I started eating at the Valois Cafeteria in the late 70s, when I first came to Chicago from France. I hadn’t been around Americans like the bunch in Valois. We would walk in off 53rd Street, under the “See Your Food” sign, and Larry behind the steam table would remember how we liked our eggs. Peaches knew exactly how much cream we took in our coffee, and Alex would always charge a different sales tax for an identical breakfast. We could count on a nod of recognition even from the old guys who could take a sudden and inexplicable dislike to us.

Slowly I realized that this place was one of the last cafeterias in Chicago. It was one of the last establishments where for 32 cents you could get a cup of coffee and share a table for nearly as long as you wished, one of the last eating places in town that served the function of the boarding house: food and family and shelter.

Spiros, one of the Greeks who ran the place, was drinking one of his “half-cup black coffee”s one evening when he gave a little jump: “You know, I think this place is 50 years old this year.” 1932, the Depression. In those days the owner didn’t even have a menu. He would go down to the wholesale market, Spiros said, and buy up whatever was bruised or cheap or just left over. He cooked up a big soup, turned out slabs and slabs of corn bread then biscuits, and fed his customers. It was hot, cheap, and filling. That first owner would let some people run weekly tabs. Spiros saw the log once and has been trying to find it again ever since. The totals in it fascinated him, haunted him. “It was little writing with every day marked down under the names: Monday, corn bread, soup. Tuesday same thing. At the end of the week, maybe 30, 40 cents to pay. And the customers were broke, you know, but somehow they always came up with something to pay, because they realized then that Valois would keep them fed.”

In 1982, I was down and out and needed feeding myself. Spiros gave me a job at “See Your Food.” Throughout the long, hot summer I wrote down what I saw and heard. Here are a few selections.

Sitting around a table with Costas, Cristos, and my boyfriend, Bobby. (I’ve changed the names of a few characters.) Finishing the bottle of champagne from our good-bye toast to Cristos. Talking about here and there. Raul and Adrien have finished mopping the dining room and kitchen. They’ve gotten cleaned up and are having a glass of champagne (talk of cerveza and tequila in lots of Spanish). They leave. The four of us are alone. A guy none of us knows comes in patting his pockets and heading for the phones. “Closed, man.” “I just want to use the phone.” He makes his call and we’re alone again.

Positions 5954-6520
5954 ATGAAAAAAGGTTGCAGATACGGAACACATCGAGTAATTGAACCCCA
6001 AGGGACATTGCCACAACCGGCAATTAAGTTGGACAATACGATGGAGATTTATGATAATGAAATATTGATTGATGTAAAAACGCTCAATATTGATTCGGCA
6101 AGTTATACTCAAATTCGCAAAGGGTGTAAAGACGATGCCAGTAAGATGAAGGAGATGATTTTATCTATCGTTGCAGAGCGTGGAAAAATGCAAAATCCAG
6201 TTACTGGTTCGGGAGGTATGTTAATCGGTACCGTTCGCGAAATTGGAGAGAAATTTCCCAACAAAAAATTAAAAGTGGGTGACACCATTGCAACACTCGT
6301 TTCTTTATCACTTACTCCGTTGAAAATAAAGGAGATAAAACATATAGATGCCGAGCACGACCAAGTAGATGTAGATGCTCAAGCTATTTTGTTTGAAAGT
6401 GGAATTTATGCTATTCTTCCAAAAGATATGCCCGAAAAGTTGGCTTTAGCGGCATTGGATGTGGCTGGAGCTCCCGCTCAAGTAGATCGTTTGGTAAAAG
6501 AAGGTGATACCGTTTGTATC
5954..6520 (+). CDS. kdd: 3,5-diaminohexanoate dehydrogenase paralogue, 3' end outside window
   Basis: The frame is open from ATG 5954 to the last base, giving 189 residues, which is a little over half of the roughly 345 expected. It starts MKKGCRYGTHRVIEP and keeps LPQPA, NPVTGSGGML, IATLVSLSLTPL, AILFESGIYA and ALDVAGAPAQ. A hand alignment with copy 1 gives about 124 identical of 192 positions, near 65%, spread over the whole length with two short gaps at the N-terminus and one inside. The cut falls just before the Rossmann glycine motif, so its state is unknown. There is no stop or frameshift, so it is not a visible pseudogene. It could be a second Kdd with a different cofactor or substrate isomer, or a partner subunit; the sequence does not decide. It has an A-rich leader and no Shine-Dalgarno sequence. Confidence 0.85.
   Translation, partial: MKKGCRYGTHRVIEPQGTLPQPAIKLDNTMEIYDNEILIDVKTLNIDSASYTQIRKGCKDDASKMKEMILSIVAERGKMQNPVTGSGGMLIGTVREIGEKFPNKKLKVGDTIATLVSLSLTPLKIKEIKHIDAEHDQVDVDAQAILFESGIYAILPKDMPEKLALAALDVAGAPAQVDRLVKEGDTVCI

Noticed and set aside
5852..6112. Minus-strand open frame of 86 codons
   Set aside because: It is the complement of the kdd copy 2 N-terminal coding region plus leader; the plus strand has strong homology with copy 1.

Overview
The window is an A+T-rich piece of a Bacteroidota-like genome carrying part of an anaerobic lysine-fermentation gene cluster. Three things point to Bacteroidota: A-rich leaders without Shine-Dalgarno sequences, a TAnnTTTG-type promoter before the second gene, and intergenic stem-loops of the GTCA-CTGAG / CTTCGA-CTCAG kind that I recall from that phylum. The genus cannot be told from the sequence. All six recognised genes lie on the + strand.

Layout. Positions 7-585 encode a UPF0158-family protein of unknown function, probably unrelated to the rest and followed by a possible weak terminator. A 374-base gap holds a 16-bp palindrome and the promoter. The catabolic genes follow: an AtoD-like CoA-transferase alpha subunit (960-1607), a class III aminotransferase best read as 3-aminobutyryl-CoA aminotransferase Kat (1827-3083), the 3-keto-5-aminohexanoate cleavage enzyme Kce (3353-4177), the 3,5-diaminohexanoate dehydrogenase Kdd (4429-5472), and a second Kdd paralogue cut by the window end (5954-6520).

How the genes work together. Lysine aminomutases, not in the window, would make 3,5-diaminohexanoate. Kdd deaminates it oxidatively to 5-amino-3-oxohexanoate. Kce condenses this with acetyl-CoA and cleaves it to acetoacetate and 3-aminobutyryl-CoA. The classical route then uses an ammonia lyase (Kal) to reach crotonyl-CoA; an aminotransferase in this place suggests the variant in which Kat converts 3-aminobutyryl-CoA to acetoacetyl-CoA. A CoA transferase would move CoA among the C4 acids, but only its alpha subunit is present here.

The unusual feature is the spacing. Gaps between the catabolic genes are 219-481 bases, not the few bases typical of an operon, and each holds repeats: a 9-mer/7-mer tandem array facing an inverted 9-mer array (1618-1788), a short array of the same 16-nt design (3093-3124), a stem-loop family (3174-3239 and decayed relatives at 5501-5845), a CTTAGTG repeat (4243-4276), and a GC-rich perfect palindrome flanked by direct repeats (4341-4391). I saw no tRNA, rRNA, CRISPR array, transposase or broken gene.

We are talking about farms, farms in Greece. Costas’s father had a large place and raised lambs. (Spiros’s father has a farm near the same village. All these farm boys are in the city now, still making and selling food.) Costas remembers the comfort of farm life: “Eggs, bread, meat, milk, you don’t have to buy them. You understand what I mean?”

The coffee maker kicks on with a bump. I don’t move, but turn my head slowly toward the kitchen. Costas doesn’t move either, just his hand a little. “Is nothing.”

Talking about quails in Greece and wild pheasant in Chicago and the Israeli duck that tastes like goose. Costas isn’t concentrating. “Cris, you lock the back door?”

Later Costas turns off all the lights except for a little lamp behind the steam table. What were we talking about then, all of us so tired? Costas is checking the thermostat, turning off the air-conditioning. Turning off the water in the steam table.

It’s nearly 11:30, a cool/hot evening with a full moon. People stand on the sidewalk in groups of two and three. The liquor store is still open. The grocery store closed about half an hour ago. I remember Duke once described a guy “leaning way over to one side, as if he’s carrying something heavy on his hip.” I’m looking at posture. I’m looking at hair and clothes. I’m looking at the full moon and at the mine field I’ll walk through to get home. It’s a balmy night and Bobby and I walk home along the park, past Rudy’s apartment building and he tells me how Al said Rudy died.

It’s a tenderhearted week for us. Sunday Rudy died. (Al told Bobby that Rudy had eaten breakfast at Valois that morning, then gone up to the roof garden of his building to look at the lake. Rudy was a sleekly handsome old man with elegant habits. He sat down to look at the lake and passed out and was gone.)

Now Cristos is going back to Greece, on Saturday, spending his last days here worrying that the air traffic controllers will go on strike so that he won’t be able to fly out, or that he’ll get a summer cold and his trip will be miserable, missing us already, worrying about his mother and sister being on their own on the south side of Chicago, apprehending the narrow life of the village that he is returning to, feeling frustrated that he cannot give a clearer and more exciting explanation of the quail business he wants to start.

A gentle Cristos, big and handsome and fighting the sweetness that is rising in him. “You know too much about this place not to come back,” I tell him.

He’s returning to a family farm that has been deserted for some time. What exactly must he do to revive it? I imagine a house of fieldstone, whitewashed, with small whitewashed rooms gone gray from smoke and generations of hard workers too tired to concern themselves with the place where they rested. The heat would come from a fireplace–would there be a bread oven in the wall nearby?

What will Cristos do in the evenings? In Chicago he works nearly every night until ten, in a stream-of-consciousness of appetite and money, then he prowls the city until dawn, drinking, courting, eating a 2 AM snack of fried shrimp at a takeout stand so crowded you have to take a number at the door. What will he do in the evenings in his farmhouse in a village of 1,000 souls? Devise baroque schemes to make love to the beautiful widow?